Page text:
In 2006, Time Magazine’s Person of the Year was ‘You.’ The magazine declared that 2006 was about:
“…Community and collaboration on a scale never seen before… It’s about the many wresting power from the few and helping one another for nothing and how that will not only change the world, but also change the way the world changes.”
Last week, in America, J.P. Morgan named EVERYONE the winner of the “Most Promotional Retailer Award.” While communities across America are very interested in Black Friday sales, these events are less about empowerment and more about brawling for consumer goods. It’s a popular activity. In fact, a case could be built that one of the newest Thanksgiving holiday traditions involves the telling of riveting Black Friday (and now Thanksgiving Day) tales that describe retail shopping bravado and adventure.
Meanwhile, in the U.K. a 16% rise in online sales in November, supported by shoppers hunting for discounts on Black Friday, has boosted British retailers battling against cautious consumer spending.
UK retail sales increased by 0.6% on a like-for-like basis and 2.3% in total in November compared to the same month last year, with more than half of the growth in non-food sales coming from online shopping, according to the British Retail Consortium and KPMG’s monthly survey.
Online sales now account for 19.9% of UK retail and are likely to break through the 20% mark as consumers buy their Christmas presents online this year.
Retailers were hoping that festive spending would be kick-started on Monday by “Cyber Monday”, the day when online sales traditionally spike in the UK as consumers buy Christmas presents.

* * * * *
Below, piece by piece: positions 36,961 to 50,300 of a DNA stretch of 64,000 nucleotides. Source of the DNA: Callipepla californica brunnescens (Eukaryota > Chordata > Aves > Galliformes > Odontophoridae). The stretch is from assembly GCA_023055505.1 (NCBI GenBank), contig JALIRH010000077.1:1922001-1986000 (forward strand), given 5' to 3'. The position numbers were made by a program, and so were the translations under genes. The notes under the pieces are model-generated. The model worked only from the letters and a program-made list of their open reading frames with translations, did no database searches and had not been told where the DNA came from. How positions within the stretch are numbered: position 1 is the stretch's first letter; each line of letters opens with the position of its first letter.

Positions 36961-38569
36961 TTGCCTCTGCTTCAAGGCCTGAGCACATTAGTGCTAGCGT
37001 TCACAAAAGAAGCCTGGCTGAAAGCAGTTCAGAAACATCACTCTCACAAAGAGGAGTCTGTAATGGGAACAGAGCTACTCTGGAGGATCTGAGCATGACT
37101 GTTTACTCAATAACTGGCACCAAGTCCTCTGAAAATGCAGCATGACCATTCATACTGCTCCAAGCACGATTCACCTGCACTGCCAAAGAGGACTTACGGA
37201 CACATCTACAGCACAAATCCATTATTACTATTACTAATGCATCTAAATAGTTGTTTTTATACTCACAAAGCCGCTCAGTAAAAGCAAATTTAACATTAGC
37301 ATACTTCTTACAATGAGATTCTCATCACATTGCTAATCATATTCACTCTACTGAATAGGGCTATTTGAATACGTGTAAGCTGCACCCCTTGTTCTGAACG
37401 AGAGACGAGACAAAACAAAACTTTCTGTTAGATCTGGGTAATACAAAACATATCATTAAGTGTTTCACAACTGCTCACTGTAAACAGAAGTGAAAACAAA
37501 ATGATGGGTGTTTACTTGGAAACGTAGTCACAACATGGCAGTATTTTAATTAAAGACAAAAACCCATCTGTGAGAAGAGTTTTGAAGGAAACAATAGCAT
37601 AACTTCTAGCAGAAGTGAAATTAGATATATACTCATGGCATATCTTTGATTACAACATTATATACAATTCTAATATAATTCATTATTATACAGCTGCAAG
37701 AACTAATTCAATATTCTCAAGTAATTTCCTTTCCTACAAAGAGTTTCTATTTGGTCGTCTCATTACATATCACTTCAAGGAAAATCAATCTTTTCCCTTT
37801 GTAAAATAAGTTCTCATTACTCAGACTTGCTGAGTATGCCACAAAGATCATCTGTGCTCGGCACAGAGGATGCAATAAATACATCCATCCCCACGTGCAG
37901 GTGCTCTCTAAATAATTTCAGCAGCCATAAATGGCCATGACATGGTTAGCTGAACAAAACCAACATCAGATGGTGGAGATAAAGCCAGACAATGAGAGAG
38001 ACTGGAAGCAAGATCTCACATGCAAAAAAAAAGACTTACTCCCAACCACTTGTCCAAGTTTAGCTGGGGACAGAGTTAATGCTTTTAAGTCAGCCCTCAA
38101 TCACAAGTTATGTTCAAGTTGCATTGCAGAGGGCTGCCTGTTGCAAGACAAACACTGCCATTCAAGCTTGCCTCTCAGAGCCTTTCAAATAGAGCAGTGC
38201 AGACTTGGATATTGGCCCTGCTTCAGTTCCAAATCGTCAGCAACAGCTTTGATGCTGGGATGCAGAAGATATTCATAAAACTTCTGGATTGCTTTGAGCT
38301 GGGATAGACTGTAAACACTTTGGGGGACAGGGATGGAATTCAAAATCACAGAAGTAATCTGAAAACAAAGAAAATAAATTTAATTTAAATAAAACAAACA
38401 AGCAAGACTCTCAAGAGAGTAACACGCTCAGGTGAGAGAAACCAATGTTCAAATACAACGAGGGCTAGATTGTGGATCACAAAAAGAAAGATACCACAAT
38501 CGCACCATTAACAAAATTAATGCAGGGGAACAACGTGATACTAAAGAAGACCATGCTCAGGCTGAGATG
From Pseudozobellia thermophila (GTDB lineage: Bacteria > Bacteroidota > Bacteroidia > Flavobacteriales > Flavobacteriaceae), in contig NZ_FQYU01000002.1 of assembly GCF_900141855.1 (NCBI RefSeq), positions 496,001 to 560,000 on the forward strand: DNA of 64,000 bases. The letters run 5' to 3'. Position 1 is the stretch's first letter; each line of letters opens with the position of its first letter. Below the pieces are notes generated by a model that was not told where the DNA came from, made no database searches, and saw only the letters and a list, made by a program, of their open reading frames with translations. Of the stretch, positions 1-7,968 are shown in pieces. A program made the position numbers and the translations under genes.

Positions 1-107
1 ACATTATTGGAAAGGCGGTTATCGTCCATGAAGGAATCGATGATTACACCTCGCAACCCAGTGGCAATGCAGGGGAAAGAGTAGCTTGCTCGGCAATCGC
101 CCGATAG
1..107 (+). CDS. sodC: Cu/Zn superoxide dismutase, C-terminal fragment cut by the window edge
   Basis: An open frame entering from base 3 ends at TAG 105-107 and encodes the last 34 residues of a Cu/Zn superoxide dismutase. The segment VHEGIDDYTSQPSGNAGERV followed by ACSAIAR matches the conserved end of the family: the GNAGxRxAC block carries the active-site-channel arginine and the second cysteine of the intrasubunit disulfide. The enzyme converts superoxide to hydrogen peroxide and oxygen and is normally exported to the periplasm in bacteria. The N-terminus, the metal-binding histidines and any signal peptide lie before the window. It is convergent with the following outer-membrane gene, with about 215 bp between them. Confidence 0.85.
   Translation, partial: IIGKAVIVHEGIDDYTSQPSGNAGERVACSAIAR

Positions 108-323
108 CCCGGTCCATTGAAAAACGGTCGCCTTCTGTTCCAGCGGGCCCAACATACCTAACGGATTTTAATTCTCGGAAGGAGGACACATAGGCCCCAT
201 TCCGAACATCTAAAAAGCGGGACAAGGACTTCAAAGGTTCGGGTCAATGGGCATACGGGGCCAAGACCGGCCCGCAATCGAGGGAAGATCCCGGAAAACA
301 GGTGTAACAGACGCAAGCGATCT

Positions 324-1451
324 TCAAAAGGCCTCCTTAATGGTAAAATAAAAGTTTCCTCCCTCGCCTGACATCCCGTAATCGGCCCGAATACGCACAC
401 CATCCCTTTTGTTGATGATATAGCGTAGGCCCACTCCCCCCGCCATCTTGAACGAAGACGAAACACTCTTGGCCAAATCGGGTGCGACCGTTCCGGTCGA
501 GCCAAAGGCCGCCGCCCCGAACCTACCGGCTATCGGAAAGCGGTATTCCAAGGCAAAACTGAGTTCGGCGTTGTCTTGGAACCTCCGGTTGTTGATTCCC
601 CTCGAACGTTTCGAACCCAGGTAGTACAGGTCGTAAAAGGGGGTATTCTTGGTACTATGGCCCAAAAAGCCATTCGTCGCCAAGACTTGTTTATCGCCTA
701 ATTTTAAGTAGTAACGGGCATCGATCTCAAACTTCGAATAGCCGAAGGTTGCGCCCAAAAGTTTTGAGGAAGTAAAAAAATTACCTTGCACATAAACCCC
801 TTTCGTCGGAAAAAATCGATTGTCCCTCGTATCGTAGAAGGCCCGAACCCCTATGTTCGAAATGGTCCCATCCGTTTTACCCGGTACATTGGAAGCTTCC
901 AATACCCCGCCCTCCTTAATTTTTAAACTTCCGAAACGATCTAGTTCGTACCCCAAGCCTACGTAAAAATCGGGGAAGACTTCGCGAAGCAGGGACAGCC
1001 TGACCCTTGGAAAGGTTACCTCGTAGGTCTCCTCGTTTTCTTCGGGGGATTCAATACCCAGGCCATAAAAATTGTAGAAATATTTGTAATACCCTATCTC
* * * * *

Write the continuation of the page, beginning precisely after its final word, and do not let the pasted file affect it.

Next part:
Analysts estimated that as much as £500m could have been spent online on Cyber Monday, more than four times the daily average.
In the U.S, sales on the year’s biggest shopping weekend dipped for the first time in seven years, according to the National Retail Federation.
US consumers spent around $1.7bn less over the holiday weekend, with the average shopper spending $407.02 from Thursday to Sunday.
That’s down from $423.55 in 2012.
Retailers blamed stagnant wages and economic uncertainty for keeping wallets shut, as they slashed prices to lure reluctant shoppers.
In total, the National Retail Federation estimates that US shoppers spent around $57.4bn this year, down 2.7% from $59.1bn last year.
Sales on Black Friday itself were down, as retailers opened stores on Thanksgiving Thursday and offered more details earlier in the week to entice shoppers.
According to ShopperTrack, a market research firm, Black Friday foot traffic was down 11% and sales slumped by 13%.